Know them before you need them

As I’m preparing to head off on summer holidays, dear readers, I always get that thrill of anticipation.  What kind of new experiences will I have? What new people will I meet and what will we talk about? 

Yes, I’m an extrovert and I sincerely enjoy meeting new people. As my grandpa used to say, “I have never met a stranger.” 

But, as I just wrapped up writing a facilitator guide on networking for a Train the Trainer program I’ve developed in partnership with Organon, a global woman’s health care company, I am very aware that not everyone feels a thrill at the thought of engaging in small talk and meeting someone new. 

But professional networking, in-person or on-line, remains an essential necessity when it comes to working visibly, being a purposeful communicator and influencing your career path. 

So, I want each of you to imagine yourself at a networking event or a conference or perhaps even in a virtual team meeting.  How do you feel? 

Are you the kind of person who will chat to anyone? Or do you scan for a familiar face?  How do you feel about networking?  Think about this. 

There are no right answers. I just want you to be honest about how you have experienced it in the past – and even now – in more virtual settings. Are you an active networker?  Do you think it feels fake or forced? 

Let’s consider the practical importance of why networking is so important. 

When you’re trying to influence your career – what are the ways you can do that? You must have abilities, of course. Your skills and professional abilities are very important. You must also work on progressing your communications.  How you construct and then verbally deliver information about yourself and your work is also a very important quality. 

But consider this: the more people who already know you –and value you and appreciate you, the more likely you are to be thought of for a new project – or a new position. 

Imagine two candidates with equal skills. The person with stronger relationships with the decision makers is very likely to land the promotion.  That represents the power of networking.   

Okay, I just explained WHY networking is so important – but let’s now break it down to make it easier to figure out HOW to do it. 


My first recommendation is get strategic! 

When it comes to networking most of us are organic. We talk to someone new when we are put on a project together or if we happen to be added to their team.  That sort of thing. But I encourage you to adopt a more “proactive” approach to networking.  

Who is already very proactive? Who has a system? Okay, who doesn’t proactively network? Who’s a little shyer? Or unpractised or maybe you just plain don’t like it. 

A lot of the time, we are our own worst enemies when it comes to changing our thoughts and behaviours around networking.  We can talk ourselves out of nearly anything, can’t we?  We justify why we’re not going to reach out to – whoever the person is – because we don’t have the right reason, they’re in another department, they’re too senior, they won’t have time or whatever, right?  

But, I promise, if you simply reach out with a very straightforward email that says something like, “I came across you (and give whatever source or reason – through a presentation to the larger group, a profile in an internal comms piece or from the business directory)”, then you can simply then ask them if they have 10 minutes. Make it as brief as possible. And just ask for a quick introductory call.  Tell them you would simply love to hear about their “professional journey.” That’s it.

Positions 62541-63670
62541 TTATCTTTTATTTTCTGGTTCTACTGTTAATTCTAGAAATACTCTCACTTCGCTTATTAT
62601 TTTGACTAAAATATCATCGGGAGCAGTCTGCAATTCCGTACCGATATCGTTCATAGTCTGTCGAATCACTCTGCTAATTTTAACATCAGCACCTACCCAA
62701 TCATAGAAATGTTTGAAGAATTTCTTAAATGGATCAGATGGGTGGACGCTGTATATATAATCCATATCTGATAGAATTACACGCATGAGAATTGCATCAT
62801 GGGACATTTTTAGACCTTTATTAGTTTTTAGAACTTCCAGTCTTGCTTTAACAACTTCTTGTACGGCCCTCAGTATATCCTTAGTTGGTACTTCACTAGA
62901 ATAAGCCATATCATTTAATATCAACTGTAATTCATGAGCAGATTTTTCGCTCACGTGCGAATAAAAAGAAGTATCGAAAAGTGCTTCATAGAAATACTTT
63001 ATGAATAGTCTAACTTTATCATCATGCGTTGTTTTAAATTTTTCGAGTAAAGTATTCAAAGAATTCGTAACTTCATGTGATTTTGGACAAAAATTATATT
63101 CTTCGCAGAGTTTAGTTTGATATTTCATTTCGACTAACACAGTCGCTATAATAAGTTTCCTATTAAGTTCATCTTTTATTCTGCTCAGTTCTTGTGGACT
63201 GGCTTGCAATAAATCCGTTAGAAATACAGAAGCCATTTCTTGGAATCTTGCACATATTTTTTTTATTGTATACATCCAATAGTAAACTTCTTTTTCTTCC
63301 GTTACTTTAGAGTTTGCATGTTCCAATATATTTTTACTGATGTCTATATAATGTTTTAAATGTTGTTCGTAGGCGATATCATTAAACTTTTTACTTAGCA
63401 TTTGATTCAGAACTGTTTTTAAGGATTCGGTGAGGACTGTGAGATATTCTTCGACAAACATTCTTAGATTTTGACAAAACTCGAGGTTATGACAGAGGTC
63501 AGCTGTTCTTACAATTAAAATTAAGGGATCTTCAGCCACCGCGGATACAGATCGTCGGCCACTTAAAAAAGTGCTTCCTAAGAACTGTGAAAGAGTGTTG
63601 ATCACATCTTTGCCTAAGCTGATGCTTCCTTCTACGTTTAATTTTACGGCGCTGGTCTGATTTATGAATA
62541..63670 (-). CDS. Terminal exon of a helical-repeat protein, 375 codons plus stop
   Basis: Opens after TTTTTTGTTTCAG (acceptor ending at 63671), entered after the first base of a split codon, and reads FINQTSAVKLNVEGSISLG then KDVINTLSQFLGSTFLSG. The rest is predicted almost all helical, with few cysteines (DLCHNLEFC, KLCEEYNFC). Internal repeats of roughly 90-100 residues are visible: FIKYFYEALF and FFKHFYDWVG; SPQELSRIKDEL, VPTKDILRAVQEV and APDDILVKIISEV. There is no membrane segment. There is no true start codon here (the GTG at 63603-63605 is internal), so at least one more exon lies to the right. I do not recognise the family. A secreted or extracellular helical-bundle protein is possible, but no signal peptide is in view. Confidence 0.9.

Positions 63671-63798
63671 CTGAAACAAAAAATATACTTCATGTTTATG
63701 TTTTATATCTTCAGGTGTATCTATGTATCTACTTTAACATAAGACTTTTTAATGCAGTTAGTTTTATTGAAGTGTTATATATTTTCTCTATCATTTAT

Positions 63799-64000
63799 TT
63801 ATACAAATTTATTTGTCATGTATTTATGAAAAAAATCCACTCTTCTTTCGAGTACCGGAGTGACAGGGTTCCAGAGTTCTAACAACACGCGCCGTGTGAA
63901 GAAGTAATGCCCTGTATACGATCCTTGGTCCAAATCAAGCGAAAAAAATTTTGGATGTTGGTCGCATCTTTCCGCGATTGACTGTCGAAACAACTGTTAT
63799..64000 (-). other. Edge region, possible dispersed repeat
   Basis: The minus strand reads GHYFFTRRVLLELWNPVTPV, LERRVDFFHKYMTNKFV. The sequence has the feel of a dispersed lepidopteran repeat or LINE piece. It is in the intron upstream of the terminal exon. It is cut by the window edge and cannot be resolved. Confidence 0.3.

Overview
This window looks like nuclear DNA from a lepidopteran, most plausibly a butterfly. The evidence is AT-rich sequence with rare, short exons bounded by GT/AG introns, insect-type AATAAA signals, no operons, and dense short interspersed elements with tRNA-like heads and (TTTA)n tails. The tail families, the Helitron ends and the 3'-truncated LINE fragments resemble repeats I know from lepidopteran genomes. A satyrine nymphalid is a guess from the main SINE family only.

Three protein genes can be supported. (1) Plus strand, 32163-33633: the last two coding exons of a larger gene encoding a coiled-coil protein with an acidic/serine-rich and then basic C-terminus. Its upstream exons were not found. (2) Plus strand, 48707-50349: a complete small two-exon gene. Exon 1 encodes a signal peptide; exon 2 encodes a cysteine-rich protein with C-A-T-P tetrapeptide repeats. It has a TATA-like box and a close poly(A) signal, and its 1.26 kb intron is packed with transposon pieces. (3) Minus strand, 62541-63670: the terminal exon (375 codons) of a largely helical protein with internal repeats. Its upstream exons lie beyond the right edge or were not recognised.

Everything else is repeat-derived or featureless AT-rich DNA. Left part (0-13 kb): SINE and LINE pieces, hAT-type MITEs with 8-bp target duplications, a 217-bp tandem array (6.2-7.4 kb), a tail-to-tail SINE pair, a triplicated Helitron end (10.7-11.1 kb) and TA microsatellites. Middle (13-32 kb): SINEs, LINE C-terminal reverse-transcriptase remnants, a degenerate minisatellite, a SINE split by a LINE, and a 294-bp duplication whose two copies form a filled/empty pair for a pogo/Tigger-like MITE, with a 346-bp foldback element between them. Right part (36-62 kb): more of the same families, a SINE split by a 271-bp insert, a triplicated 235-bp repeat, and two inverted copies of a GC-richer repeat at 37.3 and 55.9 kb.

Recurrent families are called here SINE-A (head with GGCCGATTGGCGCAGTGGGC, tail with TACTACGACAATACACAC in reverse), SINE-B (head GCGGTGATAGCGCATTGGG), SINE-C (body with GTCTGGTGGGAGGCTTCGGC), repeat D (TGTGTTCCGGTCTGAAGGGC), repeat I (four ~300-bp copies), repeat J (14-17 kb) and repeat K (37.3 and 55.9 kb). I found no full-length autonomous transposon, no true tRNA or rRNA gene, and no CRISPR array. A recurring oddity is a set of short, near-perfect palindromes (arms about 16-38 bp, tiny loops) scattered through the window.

Phew! Now that you understand how easy it can be to initiate outreach and relationship building calls with virtually anyone, it’s essential that you track your contacts and the information. 

Being able to track your progress helps you remember them better so you can show them more value.  People love to be remembered. This helps you do that.  

Once you get into the rhythm of expanding your network – proactively – each new call will become easier – and over time – you can see your relationships expand in many new directions – just like a pebble tossed into a lake.  


And for a bit of a systematic approach to networking – imagine that you are trying to fill three buckets. You can reach out to managers and senior leaders above you.  You can deepen relationships with your colleagues and others at your same level and perhaps in different regions. You can also learn so much by reaching out to new hires or junior employees. Reverse mentoring is so valuable.  

Remember, my notion of “Know ‘em before you need ‘em”, isn’t manipulating. It’s relationship building and like all communications, it’s a two –way street. Someone may be able to help you – and you may be able to help someone else too. That has its own reward. 

I want you to set a goal of one new person for each of the next three months. That’s three new people you wouldn’t have met otherwise. 

It’s important for us as people to stretch ourselves to grow and develop. You might just meet some lovely human being on the planet you would not otherwise. That’s important.  We are social animals, we humans. Don’t wait for someone else to make the first move. You can do it!

Gina London

Gina London

An Emmy-winning former CNN correspondent and anchor with premier clients in five continents, she guides the top companies and executives in the world to more positively connect and engage with their employees, their board and themselves.

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Meet Gina!

An Emmy-winning former CNN correspondent and anchor with premier clients in five continents, she guides the top companies and executives in the world to more positively connect and engage with their employees, their board and themselves.

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